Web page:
Consumers are complex creatures, after all. And creating a successful and effective e-commerce platform means more than just providing an efficient checkout system.
With the ever-growing development of the world wide web, this topic is brought up more and more frequently. How can people with disabilities participate in the online shopping market? Achieving accessibility standards is a complex story, but for the sake of this piece, we’ll talk about it in terms of e-commerce.
Ikea is a Swedish retail titan that prides itself on its e-commerce accessibility standards, achieved through some easy-to-do steps that every big retailer has checked:
As an e-commerce brand, you can learn from Ikea and the features they implement. This is because these accessibility features allow for even more audiences to interact with their website. And more consumers equals more sales. It just makes sense.
Your website is there to make a sale for your brand so keeping your “salesperson” well-dressed is a must. Everything needs to be aesthetically pleasing — from the landing page to the checkout cart. Imagine the checkout as the signed deal you and your client are signing with each other and your overall website as the in-store experience.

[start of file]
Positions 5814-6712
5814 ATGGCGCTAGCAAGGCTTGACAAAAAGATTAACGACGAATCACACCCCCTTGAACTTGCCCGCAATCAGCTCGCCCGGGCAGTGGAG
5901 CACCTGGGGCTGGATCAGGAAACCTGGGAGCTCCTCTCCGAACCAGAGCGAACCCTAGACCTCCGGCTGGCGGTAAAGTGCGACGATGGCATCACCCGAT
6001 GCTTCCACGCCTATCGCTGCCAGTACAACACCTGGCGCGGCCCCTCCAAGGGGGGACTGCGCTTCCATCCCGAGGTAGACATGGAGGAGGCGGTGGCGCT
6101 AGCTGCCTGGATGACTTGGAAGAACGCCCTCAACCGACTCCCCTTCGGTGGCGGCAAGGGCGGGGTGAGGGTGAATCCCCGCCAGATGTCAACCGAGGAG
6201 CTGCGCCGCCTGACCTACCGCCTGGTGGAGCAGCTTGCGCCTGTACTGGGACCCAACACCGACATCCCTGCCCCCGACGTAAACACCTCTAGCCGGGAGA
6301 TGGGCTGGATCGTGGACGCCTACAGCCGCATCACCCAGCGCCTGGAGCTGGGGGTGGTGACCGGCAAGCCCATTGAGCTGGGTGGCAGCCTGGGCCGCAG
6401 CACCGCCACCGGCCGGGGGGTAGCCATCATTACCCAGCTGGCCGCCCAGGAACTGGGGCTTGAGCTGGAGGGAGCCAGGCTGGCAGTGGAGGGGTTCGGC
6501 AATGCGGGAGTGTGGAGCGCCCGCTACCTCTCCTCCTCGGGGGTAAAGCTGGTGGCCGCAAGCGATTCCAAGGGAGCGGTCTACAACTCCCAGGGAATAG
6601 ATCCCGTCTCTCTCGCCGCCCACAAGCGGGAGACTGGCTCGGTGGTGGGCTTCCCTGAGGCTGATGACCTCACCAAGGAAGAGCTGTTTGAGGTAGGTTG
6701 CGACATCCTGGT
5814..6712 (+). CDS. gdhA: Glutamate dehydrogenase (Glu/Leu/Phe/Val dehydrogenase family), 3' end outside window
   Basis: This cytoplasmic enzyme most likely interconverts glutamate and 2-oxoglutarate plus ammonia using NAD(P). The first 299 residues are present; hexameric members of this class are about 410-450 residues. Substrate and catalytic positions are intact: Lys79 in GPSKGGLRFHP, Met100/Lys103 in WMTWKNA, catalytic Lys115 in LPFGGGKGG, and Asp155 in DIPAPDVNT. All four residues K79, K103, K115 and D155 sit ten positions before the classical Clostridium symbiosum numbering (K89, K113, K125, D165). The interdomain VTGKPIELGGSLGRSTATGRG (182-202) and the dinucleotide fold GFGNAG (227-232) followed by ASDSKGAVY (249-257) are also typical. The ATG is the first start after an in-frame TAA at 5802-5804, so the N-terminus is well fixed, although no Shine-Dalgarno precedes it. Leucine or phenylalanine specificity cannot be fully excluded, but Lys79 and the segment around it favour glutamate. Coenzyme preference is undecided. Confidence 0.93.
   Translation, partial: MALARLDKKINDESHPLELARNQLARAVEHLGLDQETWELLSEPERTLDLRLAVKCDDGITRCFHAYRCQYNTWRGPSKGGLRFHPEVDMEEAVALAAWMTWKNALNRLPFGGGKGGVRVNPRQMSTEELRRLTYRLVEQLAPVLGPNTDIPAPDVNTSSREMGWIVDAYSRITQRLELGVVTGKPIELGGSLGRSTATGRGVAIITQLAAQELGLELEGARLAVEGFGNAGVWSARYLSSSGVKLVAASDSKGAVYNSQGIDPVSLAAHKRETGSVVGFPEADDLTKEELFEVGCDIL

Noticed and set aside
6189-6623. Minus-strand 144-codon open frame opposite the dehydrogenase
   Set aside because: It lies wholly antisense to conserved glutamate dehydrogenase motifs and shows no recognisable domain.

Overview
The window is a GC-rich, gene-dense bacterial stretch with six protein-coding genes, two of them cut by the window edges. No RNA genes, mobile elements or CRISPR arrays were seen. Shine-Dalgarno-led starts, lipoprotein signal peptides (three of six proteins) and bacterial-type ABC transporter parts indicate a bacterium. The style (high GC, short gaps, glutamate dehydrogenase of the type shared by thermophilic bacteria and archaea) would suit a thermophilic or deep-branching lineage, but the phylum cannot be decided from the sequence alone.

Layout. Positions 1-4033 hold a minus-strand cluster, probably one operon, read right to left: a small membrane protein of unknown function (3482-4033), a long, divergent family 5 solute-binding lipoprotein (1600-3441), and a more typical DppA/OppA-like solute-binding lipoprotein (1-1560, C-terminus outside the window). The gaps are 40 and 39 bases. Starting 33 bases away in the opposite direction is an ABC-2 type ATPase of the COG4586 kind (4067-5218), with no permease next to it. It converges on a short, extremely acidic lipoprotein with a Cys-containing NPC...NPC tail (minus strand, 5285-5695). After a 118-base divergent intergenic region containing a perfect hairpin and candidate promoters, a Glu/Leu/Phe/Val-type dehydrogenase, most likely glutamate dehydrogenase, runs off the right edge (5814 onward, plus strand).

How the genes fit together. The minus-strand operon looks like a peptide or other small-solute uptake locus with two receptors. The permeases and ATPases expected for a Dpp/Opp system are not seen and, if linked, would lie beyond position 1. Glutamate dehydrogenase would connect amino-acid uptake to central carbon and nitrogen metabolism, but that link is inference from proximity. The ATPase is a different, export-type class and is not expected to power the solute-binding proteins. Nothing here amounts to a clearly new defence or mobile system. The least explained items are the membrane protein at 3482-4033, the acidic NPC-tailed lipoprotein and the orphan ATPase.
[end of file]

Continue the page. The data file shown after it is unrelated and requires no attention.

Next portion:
There can’t be anything getting in the way and causing any unwanted stress at any point.
People often make the mistake of putting extra promotions on the checkout page, in particular. And this is one way a lacking design can confuse and disrupt. Don’t stress the consumer out with a cluttered and tacky design.
This goes for every aspect, just to reiterate. You need a stunning design full of exciting elements and features throughout the process to keep the experience consistent and interactive.